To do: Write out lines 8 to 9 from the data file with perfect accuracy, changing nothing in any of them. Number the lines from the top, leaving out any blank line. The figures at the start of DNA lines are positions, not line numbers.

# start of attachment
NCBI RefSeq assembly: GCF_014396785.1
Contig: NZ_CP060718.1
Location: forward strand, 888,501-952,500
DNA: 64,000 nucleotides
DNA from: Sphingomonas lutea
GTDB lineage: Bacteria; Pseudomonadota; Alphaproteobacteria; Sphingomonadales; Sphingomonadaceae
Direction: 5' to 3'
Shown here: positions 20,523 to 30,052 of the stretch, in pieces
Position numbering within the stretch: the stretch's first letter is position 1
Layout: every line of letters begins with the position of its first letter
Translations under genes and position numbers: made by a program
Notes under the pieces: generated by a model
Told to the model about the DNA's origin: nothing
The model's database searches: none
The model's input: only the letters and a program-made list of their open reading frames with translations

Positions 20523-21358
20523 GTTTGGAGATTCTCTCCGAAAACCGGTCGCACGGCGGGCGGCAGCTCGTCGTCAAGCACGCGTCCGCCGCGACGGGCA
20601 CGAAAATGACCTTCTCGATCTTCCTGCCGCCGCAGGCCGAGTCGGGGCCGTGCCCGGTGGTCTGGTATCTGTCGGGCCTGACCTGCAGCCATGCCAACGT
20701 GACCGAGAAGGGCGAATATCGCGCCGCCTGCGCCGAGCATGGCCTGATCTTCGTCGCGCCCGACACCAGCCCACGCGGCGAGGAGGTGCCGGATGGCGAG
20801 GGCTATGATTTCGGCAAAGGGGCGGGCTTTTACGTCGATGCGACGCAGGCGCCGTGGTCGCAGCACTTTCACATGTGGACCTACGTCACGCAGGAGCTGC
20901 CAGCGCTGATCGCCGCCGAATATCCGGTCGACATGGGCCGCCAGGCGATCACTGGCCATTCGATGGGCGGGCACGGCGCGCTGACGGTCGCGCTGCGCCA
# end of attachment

Shown here: positions 20,523 to 30,052 of the stretch, in pieces
Position numbering within the stretch: the stretch's first letter is position 1